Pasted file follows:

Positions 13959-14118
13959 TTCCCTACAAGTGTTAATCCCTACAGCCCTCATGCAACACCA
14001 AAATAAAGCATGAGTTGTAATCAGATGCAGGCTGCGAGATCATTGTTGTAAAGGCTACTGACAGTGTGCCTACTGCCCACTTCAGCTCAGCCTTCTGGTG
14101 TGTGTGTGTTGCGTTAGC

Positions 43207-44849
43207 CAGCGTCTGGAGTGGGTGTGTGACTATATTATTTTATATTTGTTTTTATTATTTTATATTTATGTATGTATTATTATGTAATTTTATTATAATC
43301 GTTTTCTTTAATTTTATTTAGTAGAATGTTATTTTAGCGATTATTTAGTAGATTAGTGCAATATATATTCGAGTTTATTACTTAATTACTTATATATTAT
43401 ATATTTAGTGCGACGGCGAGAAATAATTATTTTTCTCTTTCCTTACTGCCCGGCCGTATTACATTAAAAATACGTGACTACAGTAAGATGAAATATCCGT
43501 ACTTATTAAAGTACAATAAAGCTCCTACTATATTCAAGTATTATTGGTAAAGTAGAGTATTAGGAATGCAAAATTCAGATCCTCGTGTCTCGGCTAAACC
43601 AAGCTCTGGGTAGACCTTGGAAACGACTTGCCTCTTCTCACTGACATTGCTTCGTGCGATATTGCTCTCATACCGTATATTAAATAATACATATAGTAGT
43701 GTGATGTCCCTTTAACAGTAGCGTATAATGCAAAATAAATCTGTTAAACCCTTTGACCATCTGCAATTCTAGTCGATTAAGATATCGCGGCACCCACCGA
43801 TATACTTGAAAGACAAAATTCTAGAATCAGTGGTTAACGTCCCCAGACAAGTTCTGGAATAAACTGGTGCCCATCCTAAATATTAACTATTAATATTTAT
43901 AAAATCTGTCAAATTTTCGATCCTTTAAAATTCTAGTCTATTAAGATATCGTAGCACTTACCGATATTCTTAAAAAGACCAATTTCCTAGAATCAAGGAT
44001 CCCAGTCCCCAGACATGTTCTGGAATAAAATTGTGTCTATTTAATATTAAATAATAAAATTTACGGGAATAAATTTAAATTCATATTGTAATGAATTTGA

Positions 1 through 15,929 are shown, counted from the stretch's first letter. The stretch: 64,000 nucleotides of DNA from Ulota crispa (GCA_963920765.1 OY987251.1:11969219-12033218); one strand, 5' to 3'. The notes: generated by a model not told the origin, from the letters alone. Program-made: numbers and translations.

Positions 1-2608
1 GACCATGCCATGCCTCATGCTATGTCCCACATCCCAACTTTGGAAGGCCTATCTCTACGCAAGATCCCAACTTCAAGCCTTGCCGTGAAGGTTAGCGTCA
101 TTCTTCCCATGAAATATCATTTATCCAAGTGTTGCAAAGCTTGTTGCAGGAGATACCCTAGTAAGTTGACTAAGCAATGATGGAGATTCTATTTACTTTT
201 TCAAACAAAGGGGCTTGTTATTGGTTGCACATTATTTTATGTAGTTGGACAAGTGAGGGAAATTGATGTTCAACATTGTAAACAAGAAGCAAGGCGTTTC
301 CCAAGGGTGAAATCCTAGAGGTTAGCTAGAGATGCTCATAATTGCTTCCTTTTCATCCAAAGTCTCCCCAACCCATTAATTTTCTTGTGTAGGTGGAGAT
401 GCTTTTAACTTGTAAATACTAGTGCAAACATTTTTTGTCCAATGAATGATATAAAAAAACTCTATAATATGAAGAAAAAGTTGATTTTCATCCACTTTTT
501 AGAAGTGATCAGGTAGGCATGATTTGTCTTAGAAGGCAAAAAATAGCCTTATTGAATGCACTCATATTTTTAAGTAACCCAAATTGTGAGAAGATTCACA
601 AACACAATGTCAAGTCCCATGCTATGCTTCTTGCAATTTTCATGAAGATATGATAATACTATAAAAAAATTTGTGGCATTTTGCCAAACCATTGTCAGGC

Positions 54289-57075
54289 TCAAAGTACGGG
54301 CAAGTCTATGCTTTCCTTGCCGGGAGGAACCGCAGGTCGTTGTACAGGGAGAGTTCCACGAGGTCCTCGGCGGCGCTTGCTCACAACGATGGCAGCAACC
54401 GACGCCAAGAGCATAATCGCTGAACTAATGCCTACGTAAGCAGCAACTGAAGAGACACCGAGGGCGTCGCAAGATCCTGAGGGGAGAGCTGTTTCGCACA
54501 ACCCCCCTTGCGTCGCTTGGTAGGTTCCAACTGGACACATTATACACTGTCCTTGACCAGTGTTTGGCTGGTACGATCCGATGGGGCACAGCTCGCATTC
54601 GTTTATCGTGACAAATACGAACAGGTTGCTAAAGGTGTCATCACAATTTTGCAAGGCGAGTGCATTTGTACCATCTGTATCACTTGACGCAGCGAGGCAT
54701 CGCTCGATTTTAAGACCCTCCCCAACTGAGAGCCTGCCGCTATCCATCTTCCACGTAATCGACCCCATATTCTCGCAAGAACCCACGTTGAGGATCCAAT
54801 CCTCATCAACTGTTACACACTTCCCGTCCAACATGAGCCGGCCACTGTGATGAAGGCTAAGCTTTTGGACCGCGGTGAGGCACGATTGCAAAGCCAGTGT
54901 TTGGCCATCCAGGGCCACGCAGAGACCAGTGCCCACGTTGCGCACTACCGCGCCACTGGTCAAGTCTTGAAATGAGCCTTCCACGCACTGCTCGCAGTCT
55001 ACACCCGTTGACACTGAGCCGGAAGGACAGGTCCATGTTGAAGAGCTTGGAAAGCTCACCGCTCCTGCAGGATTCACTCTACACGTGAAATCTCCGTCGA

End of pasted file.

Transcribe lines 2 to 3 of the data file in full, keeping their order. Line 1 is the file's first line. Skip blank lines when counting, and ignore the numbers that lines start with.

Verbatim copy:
13959 TTCCCTACAAGTGTTAATCCCTACAGCCCTCATGCAACACCA
14001 AAATAAAGCATGAGTTGTAATCAGATGCAGGCTGCGAGATCATTGTTGTAAAGGCTACTGACAGTGTGCCTACTGCCCACTTCAGCTCAGCCTTCTGGTG